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inserting 2.5 million records.....  RSS feed

 
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Hi just wanted to know that what are the few, most efficient, methods to insert approx 2.5 million records (in a flat file with 30 columns) in Oracle 8i.

Currently we use a java program which reads the file and inserts it in the table but it takes around 4 - 5 hours to perform this task.Moreover we have to to this activity twice so in total 10 hours.

I think there are ways (procedures reading the flat file) through which it can be done quickly.

Please suggest.

himanshu
 
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Is there a reason why you wrote your own application rather than just use SQL Loader? That's what I'd use. You might also try disabling indices before performing a bulk insert.
 
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You may also want to check direct path insert (providing

append

hint) in case you have to use custom code for this. Pls. verify the pros and cons of the direct path insert however...
 
Himanshu Bisht
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well the main idea is to automate the whole process.

we tried the SQLLoader but it take the same time.

Want to know what will be the time taken by a fast application to insert 2.5 million records in an Oracle 8i table having 30 fields.

thanks
 
Paul Sturrock
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SQL Loader (using a direct path load, as Ajit Chandak recommends) is the quickest way I know of getting data into Oracle. SQL Loader allows you to have multiple concurrent sessions loading data too. If you have tried SQL Loader with a concurrent direct path load and is is no faster than you own application, then there is not much you can do to speed things up I'm afraid.


Want to know what will be the time taken by a fast application to insert 2.5 million records in an Oracle 8i table having 30 fields.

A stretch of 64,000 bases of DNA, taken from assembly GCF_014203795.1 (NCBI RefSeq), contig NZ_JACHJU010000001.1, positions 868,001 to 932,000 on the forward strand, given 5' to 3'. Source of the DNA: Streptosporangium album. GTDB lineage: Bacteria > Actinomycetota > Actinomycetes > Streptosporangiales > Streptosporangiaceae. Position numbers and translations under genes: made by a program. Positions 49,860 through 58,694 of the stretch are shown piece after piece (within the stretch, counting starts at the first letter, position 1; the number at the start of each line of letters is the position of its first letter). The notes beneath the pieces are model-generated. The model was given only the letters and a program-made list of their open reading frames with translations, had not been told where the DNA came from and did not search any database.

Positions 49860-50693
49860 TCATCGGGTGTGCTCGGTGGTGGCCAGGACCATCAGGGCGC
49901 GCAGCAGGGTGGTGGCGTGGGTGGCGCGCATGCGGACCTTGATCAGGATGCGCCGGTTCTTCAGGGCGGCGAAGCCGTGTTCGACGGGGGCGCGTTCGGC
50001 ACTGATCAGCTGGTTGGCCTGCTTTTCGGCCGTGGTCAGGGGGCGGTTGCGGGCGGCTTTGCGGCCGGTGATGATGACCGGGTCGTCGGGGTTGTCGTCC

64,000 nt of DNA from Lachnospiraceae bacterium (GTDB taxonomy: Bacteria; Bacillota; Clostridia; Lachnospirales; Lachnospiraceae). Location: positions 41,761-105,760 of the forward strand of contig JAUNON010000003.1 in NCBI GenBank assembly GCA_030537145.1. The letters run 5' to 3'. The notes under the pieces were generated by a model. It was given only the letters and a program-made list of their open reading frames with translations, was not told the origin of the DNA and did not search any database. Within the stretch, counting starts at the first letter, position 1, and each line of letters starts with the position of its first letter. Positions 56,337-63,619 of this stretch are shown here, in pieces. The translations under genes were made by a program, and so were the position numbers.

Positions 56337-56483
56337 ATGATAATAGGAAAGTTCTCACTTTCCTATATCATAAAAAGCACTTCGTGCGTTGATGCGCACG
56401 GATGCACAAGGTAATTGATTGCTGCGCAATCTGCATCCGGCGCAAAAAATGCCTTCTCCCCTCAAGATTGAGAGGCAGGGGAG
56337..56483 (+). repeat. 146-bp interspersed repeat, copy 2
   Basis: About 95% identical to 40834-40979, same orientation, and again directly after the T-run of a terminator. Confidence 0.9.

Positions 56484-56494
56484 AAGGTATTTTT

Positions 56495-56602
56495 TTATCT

Thats pretty much impossible to say without knowing more about your environment. SQL Loader is usually your benchmark though.
 
Himanshu Bisht
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thanks Paul,

Well my environment is Windowds/jdk 1.5/Oracle 8i.

I know you are a busy man,still whenever you get time please just check these links and let me know wheather they are discussing the same thing or not.

http://home.clara.net/dwotton/dba/java_insert.htm

http://home.clara.net/dwotton/dba/big_insert.htm

thanks,
Himanshu
[ March 03, 2006: Message edited by: Himanshu Bisht ]
 
Paul Sturrock
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Well my environment is Windowds/jdk 1.5/Oracle 8i.


Performance differences between OS probably exist, but when I mentioned environment I was more interested in memory, number/speed of processors, how your RDMBS is configured (character sets, indices, triggers etc.), if there is a network involved (and how fast it is if there is) etc. My point was the sort of question you asked:


Want to know what will be the time taken by a fast application to insert 2.5 million records in an Oracle 8i table having 30 fields.


is pretty much unanswerable by anyone but yourself. Test it and see. My point that SQL Loader is the quickest way I know to get data into Oracle, so if you want to know how your own application performs, compare it against the same data being loaded by SQL Loader.

A cursory glance suggests both those links seem to be talking about performance of bulk inserts via Java and PL/SQL, so they are pretty much in the same area as our discussion. Not sure how useful the Java programs are for your case though, since they perform all inserts within a single transaction. 2.5 million inserts in one transaction is going to be slow (since Oracle will need to keep track to what it has to potentially roll back). However, neither compare against SQL Loader.

The interesting line is right at the top of the PL/SQL article:


The intention was not to show how to load the maximum number of rows in the minimum amount of time (eg. using parallel loads etc.)


so I don't think its what you are looking for. And again "parallel loads" will probably mean SQL Loader (or a bespoke equivalent application, if you could be bothered writing it).

In my experience the only reason I'd write my own bulk loading application is if I needed to apply business rules to the data that cannot be easily done with SQL Loader. For example, if a "valid" record cannot be represented by DB constraints alone, I'd add some validation in my own loading app.
[ March 03, 2006: Message edited by: Paul Sturrock ]
 
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